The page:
pugnacious

[puhg-ney-shuhs]
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Origin of pugnacious

1635–45; pugnaci(ty) (< Latin pugnācitās combativeness, equivalent to pugnāci-, stem of pugnāx combative (akin to pugil; see pugilism) + -tās -ty2) + -ous
Related formspug·na·cious·ly, adverbpug·nac·i·ty [puhg-nas-i-tee] /pʌgˈnæs ɪ ti/, pug·na·cious·ness, nounun·pug·na·cious, adjectiveun·pug·na·cious·ly, adverbun·pug·na·cious·ness, noun

Synonyms for pugnacious

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Antonyms for pugnacious

Dictionary.com Unabridged Based on the Random House Unabridged Dictionary, © Random House, Inc. 2018


Examples from the Web for pugnaciousness

Historical Examples of pugnaciousness

  • If they fought back, the pugnaciousness was knocked out of them at once.

    Police Your Planet

    Lester del Rey

  • One evening the latter thought fit to twit him with his pugnaciousness.

    An Englishman in Paris

    Albert D. (Albert Dresden) Vandam

  • When they began feeding upon the tiny forms of life found in the creek, the Bully soon gained a reputation for pugnaciousness.

    Days in the Open

    Lathan A. Crandall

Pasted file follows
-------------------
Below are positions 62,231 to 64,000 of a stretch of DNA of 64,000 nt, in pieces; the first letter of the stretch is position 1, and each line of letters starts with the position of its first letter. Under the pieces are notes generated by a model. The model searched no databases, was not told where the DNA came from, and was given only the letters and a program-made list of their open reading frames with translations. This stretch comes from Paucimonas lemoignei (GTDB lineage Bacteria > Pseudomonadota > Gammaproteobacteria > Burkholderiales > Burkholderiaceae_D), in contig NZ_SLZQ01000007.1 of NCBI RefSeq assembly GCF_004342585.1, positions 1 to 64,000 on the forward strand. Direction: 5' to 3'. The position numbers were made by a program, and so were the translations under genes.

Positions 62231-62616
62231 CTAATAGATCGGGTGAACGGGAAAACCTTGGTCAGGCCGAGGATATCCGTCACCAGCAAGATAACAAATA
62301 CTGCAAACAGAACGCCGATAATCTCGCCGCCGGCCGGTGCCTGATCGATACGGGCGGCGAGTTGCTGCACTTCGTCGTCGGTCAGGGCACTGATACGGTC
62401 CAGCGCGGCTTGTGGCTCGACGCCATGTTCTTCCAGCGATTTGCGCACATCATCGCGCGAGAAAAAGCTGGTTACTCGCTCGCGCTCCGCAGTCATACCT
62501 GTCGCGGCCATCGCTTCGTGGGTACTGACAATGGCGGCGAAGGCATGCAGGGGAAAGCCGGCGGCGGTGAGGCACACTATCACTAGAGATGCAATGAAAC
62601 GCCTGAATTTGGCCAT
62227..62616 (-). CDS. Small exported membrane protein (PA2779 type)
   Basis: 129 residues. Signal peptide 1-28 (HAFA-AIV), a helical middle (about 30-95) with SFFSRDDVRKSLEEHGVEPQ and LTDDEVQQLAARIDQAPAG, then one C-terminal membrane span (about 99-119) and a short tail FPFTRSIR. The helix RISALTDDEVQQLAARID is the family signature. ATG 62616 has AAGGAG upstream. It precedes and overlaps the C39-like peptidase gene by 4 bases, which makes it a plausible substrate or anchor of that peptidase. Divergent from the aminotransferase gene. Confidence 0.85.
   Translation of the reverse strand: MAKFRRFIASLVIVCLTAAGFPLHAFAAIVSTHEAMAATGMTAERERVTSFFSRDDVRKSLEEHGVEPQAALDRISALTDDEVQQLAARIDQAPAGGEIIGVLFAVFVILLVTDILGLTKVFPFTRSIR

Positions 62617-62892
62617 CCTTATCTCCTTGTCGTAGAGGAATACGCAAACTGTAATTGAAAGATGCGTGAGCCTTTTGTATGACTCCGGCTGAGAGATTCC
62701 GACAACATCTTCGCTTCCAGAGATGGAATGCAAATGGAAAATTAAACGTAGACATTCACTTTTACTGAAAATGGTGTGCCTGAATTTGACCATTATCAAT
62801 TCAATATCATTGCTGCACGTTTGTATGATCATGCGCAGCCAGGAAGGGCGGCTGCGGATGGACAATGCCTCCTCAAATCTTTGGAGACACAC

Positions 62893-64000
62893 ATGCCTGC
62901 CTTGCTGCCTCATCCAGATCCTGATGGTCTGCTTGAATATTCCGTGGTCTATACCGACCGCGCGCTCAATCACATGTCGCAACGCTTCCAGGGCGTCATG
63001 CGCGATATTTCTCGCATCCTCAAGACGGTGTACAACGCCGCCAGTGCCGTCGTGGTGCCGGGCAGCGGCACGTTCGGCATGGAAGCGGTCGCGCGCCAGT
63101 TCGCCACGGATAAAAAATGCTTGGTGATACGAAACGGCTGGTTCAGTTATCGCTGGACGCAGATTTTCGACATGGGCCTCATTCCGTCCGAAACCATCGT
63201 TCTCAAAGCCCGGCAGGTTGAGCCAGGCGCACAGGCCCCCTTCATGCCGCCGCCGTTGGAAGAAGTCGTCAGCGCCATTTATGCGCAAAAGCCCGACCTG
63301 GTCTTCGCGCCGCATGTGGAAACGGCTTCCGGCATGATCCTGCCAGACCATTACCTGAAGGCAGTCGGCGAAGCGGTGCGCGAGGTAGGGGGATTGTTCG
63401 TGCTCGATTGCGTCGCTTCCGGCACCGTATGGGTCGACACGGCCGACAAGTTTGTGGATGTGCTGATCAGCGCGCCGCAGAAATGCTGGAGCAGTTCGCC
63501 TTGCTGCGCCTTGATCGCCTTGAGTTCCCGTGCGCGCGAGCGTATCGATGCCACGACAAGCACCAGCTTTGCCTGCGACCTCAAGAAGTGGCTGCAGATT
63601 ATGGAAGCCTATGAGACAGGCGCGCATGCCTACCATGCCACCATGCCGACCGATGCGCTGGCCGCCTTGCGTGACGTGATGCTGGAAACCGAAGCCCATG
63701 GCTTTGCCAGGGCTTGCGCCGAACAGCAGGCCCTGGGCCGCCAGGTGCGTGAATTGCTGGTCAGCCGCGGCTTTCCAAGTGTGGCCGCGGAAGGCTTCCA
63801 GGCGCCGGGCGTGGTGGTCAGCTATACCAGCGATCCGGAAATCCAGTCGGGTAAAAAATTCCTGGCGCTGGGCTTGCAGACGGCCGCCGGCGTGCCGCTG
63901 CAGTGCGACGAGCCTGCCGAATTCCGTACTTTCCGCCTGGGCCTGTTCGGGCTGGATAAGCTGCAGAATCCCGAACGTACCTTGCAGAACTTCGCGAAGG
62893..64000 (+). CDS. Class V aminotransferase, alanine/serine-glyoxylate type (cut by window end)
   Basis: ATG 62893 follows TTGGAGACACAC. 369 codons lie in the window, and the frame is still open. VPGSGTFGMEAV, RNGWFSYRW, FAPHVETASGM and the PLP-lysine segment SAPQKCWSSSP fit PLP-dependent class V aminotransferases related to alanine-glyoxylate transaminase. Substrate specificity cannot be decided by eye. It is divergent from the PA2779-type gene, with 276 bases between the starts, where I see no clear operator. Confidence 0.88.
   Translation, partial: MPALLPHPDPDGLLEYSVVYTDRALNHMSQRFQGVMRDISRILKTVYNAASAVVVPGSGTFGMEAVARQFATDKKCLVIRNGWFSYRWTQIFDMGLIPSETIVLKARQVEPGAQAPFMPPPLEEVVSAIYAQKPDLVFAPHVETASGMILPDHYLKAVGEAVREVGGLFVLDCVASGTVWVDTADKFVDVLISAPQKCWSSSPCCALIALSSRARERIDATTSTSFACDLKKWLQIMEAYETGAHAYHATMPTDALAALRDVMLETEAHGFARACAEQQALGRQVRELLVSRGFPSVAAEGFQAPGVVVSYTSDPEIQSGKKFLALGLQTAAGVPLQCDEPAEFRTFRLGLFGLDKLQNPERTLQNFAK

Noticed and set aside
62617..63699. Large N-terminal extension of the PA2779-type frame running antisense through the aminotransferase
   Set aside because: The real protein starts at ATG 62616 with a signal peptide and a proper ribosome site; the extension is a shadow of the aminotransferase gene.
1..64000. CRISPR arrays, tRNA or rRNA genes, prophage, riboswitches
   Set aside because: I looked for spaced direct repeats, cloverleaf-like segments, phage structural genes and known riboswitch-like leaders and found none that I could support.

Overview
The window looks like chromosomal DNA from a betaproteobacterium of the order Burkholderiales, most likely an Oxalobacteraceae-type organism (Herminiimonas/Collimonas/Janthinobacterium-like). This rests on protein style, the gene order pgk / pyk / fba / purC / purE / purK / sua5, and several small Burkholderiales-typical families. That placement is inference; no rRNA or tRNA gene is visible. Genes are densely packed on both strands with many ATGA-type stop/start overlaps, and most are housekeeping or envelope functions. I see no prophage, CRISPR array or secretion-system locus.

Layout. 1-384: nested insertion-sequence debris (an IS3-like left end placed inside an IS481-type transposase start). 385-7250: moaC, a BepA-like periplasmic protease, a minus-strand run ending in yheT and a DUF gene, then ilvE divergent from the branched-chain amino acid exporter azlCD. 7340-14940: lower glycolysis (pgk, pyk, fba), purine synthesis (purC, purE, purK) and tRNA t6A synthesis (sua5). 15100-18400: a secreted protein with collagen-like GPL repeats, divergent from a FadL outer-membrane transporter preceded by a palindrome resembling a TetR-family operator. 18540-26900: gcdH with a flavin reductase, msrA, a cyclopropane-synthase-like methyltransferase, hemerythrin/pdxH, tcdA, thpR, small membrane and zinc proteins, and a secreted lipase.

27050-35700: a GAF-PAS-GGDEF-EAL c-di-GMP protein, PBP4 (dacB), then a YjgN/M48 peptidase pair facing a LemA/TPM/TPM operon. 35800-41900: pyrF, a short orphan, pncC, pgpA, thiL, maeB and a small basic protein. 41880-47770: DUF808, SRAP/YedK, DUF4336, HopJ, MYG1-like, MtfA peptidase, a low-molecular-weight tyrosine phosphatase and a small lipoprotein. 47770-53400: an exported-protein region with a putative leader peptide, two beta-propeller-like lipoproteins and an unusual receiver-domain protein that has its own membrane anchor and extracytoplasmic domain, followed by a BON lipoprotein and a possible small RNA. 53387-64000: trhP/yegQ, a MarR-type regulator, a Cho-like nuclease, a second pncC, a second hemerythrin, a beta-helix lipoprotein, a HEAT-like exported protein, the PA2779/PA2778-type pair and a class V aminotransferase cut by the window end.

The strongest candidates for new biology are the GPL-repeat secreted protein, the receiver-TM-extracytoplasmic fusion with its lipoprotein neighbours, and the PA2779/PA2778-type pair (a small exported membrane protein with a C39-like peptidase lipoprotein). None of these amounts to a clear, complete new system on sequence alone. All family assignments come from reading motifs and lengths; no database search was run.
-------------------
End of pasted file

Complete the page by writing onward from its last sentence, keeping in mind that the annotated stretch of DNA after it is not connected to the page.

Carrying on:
British Dictionary definitions for pugnaciousness

pugnacious

adjective
  1. readily disposed to fight; belligerent
Derived Formspugnaciously, adverbpugnacity (pʌɡˈnæsɪtɪ) or pugnaciousness, noun

Word Origin for pugnacious

C17: from Latin pugnāx
Collins English Dictionary - Complete & Unabridged 2012 Digital Edition © William Collins Sons & Co. Ltd. 1979, 1986 © HarperCollins Publishers 1998, 2000, 2003, 2005, 2006, 2007, 2009, 2012

Word Origin and History for pugnaciousness

pugnacious

adj.

1640s, a back-formation from pugnacity or else from Latin pugnacis, genitive of pugnax "combative, fond of fighting," from pugnare "to fight," especially with the fists, "contend against," from pugnus "a fist," from PIE *pung-, nasalized form of root *peuk-, *peug- "to stick, stab, to prick" (cf. Greek pyx "with clenched fist," pygme "fist, boxing," pyktes "boxer;" Latin pungere "to pierce, prick").

Online Etymology Dictionary, © 2010 Douglas Harper